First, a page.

Sujata clapped her hands together and said “that is right. You were right.” The Buddha looked at Svasti and asked, “what do you think?” Svasti thought for a moment and answered slowly saying “I think you were right, but I think most people would side with Devadatta.”
“You are right,” said the Buddha, “most people would take Devadatta’s side. Let me tell you the rest of the story.”
“As we couldn’t agree between us, we decided to take our situation to the adults and let them decide. As it was, there was a meeting of the government that day. We hurried over to the hall of justice and asked the ministers to make the decision for us. The affairs of state came to a halt as they listened patiently to first Devadatta’s side and then I presented my point of view. They discussed the matter at length and they seemed unable to agree. Most of the ministers seemed to be favouring Devadatta’s side, when my father, the king, suddenly cleared his throat and coughed a few times. All the ministers stopped speaking, and agreed unanimously that my argument was the correct one. Devadatta was furious of course, but there was nothing he could do”.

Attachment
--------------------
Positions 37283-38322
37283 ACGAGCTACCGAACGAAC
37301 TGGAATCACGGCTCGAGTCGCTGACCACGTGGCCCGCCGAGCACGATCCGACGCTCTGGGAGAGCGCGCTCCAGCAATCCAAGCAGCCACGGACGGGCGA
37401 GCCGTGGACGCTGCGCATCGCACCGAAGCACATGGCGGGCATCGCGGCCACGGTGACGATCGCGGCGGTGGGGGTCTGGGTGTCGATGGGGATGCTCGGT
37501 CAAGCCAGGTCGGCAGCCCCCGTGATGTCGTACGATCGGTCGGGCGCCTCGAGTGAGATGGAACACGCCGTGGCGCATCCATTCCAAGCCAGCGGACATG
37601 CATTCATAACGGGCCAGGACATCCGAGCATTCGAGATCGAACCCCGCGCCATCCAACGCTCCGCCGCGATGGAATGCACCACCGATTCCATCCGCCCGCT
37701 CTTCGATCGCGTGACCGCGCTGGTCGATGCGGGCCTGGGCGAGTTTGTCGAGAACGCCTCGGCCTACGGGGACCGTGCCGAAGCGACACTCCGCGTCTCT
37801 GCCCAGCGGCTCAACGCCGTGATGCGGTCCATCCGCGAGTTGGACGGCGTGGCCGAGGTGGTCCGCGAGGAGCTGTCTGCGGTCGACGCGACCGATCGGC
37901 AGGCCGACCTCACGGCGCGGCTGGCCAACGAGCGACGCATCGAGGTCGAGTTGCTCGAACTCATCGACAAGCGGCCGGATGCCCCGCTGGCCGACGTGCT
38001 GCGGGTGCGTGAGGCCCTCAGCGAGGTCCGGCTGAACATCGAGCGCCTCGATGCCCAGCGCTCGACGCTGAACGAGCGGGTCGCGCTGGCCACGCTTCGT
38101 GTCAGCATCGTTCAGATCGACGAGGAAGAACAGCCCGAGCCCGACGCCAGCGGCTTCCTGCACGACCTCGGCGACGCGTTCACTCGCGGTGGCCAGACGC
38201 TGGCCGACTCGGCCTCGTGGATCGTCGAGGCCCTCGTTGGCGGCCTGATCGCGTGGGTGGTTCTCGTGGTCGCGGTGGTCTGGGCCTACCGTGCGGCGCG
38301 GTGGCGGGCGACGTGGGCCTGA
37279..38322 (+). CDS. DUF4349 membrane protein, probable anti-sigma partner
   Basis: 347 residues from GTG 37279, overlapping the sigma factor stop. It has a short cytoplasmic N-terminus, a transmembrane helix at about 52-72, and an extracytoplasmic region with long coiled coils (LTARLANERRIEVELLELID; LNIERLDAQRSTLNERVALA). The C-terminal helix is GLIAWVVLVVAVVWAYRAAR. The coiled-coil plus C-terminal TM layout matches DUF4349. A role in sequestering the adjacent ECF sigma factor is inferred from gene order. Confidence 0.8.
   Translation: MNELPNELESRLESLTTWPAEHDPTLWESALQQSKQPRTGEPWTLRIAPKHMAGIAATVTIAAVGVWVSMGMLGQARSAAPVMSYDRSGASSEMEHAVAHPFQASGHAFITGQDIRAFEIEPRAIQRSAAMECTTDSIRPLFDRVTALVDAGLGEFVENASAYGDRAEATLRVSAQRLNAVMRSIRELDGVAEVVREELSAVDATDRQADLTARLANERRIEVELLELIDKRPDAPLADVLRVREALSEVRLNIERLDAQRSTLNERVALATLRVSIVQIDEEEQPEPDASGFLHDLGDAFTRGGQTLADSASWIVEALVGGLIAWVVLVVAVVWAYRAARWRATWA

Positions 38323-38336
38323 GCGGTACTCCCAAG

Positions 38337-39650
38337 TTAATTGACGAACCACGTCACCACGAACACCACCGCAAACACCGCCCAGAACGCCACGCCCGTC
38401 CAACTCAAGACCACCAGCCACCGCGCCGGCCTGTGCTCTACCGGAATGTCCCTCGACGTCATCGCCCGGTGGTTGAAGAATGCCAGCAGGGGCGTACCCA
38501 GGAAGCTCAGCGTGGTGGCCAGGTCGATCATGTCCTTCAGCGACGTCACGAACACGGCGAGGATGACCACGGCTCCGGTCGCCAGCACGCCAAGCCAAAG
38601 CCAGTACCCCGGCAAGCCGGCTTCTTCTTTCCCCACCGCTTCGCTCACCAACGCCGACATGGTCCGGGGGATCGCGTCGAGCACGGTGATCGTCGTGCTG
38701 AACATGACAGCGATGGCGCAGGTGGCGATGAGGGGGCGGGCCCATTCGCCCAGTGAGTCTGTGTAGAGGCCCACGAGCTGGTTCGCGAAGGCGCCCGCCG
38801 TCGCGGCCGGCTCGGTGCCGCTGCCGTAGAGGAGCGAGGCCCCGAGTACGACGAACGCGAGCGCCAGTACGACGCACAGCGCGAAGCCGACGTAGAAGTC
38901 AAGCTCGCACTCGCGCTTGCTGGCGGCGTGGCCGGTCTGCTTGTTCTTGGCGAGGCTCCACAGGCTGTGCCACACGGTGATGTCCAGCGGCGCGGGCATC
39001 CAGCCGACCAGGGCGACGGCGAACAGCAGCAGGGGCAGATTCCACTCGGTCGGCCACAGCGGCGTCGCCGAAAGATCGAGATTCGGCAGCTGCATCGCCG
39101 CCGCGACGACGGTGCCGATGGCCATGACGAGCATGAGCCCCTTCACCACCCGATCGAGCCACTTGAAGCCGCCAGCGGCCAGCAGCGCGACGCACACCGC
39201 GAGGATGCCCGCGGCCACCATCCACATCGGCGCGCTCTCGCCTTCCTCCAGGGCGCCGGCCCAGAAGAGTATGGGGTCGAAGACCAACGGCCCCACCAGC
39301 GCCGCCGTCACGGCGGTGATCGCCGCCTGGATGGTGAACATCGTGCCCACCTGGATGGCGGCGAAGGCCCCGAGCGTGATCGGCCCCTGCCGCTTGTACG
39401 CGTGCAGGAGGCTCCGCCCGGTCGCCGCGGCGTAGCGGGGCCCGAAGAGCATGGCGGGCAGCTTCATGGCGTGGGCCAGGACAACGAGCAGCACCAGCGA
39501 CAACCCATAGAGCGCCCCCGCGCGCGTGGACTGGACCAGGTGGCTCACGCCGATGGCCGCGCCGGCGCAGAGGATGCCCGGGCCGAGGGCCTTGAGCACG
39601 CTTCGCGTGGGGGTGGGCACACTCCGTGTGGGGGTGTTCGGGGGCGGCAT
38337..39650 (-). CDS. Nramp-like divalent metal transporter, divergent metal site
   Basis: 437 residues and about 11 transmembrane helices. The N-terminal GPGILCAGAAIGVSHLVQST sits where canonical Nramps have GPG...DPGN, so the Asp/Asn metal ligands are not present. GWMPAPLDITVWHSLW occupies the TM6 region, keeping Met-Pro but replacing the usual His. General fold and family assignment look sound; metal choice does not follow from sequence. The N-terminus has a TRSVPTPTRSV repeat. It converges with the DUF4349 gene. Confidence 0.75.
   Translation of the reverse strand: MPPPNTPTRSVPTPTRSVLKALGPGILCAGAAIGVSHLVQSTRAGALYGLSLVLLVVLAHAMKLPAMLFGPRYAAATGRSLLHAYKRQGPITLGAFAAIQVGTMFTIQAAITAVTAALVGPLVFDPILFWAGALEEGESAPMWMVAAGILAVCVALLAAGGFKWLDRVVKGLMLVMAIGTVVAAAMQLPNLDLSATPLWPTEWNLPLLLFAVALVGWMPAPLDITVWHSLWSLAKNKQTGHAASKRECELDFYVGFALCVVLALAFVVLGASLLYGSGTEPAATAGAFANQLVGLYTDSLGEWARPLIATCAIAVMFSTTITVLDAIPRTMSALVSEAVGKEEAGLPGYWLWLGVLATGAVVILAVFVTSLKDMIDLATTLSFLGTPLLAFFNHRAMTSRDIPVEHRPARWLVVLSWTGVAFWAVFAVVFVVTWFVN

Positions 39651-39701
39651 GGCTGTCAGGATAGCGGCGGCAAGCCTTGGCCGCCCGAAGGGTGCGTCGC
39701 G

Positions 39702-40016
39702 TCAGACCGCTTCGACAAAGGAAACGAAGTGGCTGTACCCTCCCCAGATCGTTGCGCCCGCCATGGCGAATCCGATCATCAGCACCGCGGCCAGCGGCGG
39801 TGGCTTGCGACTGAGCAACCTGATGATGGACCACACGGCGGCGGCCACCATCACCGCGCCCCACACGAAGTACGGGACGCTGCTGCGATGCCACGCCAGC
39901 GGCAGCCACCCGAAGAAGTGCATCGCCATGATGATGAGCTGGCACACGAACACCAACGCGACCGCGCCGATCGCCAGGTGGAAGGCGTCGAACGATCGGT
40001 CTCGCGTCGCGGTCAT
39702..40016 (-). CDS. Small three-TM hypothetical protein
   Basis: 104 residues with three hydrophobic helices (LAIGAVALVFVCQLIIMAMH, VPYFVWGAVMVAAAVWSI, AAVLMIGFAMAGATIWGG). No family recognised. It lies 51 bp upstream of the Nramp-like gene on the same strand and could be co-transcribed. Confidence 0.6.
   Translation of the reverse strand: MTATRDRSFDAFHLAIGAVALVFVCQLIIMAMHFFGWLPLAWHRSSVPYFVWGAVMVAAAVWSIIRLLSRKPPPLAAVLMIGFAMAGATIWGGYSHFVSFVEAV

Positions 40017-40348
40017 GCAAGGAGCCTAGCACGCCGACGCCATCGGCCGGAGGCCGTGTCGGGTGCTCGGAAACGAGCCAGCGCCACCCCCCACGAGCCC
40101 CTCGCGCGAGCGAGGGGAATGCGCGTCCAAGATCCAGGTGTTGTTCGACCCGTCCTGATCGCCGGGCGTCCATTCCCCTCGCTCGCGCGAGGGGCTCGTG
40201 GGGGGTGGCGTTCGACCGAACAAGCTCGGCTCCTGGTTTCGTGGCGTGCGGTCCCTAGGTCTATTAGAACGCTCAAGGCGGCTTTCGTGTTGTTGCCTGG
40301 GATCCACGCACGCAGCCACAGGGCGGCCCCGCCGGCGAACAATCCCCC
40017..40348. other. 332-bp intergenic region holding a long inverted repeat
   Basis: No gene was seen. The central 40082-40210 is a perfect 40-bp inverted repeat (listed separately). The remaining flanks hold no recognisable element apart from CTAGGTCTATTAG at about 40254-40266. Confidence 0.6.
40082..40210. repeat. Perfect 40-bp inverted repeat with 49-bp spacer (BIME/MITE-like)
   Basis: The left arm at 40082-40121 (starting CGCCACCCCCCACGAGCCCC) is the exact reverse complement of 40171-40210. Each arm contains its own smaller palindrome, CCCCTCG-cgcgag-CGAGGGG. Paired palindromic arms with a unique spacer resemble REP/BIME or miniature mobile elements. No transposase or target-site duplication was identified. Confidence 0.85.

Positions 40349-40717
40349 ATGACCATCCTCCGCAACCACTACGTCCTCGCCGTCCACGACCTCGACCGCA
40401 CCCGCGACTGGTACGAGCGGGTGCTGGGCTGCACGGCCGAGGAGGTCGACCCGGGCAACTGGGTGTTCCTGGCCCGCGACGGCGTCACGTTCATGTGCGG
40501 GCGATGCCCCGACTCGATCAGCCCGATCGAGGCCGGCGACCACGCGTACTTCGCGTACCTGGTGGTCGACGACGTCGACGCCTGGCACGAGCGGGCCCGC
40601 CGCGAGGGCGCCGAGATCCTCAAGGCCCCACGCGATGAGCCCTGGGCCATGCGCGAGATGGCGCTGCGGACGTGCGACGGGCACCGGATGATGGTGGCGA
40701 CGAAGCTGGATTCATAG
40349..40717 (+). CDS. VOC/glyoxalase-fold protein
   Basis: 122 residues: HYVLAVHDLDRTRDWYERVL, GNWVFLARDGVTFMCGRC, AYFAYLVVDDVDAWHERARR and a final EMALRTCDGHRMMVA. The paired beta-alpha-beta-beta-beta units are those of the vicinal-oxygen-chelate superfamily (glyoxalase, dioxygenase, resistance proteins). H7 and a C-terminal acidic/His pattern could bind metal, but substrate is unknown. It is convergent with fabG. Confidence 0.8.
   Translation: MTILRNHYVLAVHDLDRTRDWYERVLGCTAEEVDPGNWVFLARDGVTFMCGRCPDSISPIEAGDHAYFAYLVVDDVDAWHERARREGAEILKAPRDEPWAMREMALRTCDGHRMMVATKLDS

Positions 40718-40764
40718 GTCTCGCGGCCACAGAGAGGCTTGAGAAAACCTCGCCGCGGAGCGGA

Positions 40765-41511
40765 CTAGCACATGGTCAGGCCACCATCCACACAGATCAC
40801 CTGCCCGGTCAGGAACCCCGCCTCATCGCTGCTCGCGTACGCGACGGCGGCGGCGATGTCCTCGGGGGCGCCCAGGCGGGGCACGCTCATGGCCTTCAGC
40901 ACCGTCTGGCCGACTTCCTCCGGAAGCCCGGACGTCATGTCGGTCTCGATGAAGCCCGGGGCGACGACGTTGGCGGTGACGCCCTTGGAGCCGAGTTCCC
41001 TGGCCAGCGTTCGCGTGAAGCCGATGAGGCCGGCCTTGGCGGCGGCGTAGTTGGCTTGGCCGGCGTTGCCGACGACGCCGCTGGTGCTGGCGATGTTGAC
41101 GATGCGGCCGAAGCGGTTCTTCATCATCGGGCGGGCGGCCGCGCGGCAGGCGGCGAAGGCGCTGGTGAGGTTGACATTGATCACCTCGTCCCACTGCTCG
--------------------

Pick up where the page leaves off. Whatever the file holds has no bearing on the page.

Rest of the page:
“I had the swan, but I wasn’t really happy, because I knew that the only reason the ministers had agreed with me was because of my father, not because they saw the truth in what I had said.”
“That is sad”, said Sujata. “Yes it was”, said the Buddha, “but I turned my thoughts toward the bird and took comfort in knowing it was safe. Surely otherwise it would have ended up in a cooking pot”.
“In this world there are few people who look at the world with eyes of compassion. The weak are oppressed by the strong. Cruelty and unkindness abound. I still see that my reasoning of that day was correct, for it arose from love and understanding. Love and understanding can ease the suffering of all beings. The truth is the truth, whether or not it is accepted and practised by the majority. Therefore, I tell you children, it takes great courage to stand up for and protect what is right.”
Thich Nhat Hanh – Old Path, White Clouds